David Cook asks industry figures how open bookmakers are to being exploited for money laundering via FOBTs, and whether the threat is being taken too lightly
This article could be seen as something of a complementary piece to the current media attention surrounding fixed-odds betting terminals (FOBTs). For some time now, national newspapers and campaign groups have faced off against UK bookmakers, predominantly on the grounds that FOBTs, now one of the premier profit generators in the bookies’ armoury, are an unregulated danger to a society containing gambling addicts that need to be better supervised. The war of words has primarily focused on the potentially addictive, and consequentially destructive, nature of FOBTs, but in the background further accusations have been made about a separate issue.
Reports of UK bookmakers being exploited for money-laundering practices are not new to the industry. In November 2013, the Guardian published an article profiling a drug dealer who admitted to using FOBTs to wash dirty money i.e. giving it the appearance of being earned legitimately. The process could be carried out by printing out a ticket from an FOBT and asking for the winnings on the ticket to be paid into the player’s bank account, thus appearing as proof on a bank statement that the money was earned through legitimate means, without distinguishing where the stake originated from or the initial amount wagered.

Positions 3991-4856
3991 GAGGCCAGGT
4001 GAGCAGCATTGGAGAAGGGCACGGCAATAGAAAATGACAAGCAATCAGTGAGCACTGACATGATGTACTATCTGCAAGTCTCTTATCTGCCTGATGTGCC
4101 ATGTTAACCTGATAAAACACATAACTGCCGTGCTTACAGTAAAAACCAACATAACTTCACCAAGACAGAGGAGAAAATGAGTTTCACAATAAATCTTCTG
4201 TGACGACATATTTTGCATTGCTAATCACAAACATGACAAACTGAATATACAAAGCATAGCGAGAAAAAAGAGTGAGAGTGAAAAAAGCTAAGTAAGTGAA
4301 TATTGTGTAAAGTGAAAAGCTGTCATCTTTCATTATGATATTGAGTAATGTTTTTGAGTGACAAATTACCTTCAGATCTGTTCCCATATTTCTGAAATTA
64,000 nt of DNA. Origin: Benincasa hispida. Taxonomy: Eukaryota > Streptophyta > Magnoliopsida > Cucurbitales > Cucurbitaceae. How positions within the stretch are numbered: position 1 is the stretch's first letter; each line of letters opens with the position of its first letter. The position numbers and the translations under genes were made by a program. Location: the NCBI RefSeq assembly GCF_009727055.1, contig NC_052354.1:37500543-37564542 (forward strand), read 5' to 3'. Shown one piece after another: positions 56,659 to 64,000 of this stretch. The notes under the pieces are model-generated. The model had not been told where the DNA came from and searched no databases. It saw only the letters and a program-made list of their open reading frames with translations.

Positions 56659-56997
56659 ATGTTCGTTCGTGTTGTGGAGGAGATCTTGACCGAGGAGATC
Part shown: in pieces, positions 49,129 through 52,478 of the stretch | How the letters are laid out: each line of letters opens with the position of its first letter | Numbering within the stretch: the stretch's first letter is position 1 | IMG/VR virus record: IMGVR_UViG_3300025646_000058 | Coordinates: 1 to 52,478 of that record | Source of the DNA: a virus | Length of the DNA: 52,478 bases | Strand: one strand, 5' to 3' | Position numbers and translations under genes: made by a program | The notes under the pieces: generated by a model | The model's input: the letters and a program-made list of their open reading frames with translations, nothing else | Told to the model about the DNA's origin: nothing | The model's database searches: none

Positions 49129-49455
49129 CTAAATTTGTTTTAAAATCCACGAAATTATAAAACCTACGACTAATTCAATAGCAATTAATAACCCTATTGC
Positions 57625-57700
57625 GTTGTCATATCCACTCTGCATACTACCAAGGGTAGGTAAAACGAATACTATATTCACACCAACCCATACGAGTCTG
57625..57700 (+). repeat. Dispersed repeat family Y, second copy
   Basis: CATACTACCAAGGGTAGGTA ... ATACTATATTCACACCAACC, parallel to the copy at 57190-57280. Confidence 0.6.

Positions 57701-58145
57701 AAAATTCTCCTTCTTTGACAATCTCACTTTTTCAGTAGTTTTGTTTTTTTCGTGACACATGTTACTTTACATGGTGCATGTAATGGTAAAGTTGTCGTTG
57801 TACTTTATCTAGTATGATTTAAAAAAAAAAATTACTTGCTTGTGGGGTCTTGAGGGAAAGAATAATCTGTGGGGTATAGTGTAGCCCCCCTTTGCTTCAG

Fast forward to December 2015, when an increased volume of data surfaced to highlight the issue further. The Gambling Commission (GC) responded to a Freedom of Information request asking for the number of unique reference numbers given to bookmakers when replying to suspicious activity reports (SARs) submitted to the GC by non-remote betting operators between April 2014 and March 2015. The GC confirmed that 633 SARs were filed by the UK non-remote betting sector to law enforcement agency the National Crime Agency (NCA) in that time period. The GC later confirmed to Gambling Insider that this number included racetracks and not purely betting shops, but was not able to break down the number of reports from betting shops and racetracks specifically or whether greyhound and horseracing tracks were included individually or collectively. The overall industry total was 1,237 for the period from August 2014 to March 2015. August 2014 was the month where it became a requirement to report SARs to the GC.
In February, further scrutiny was placed on the industry when it was confirmed that Paddy Power was to pay £280,000 to socially responsible causes, following an investigation by the GC. The debate about whether FOBT maximum stakes should be reduced and their effect on problem gamblers is another matter entirely, but that does not alter the fact that it is becoming increasingly important for the UK bookmaking industry to come out fighting the allegations of money-laundering problems.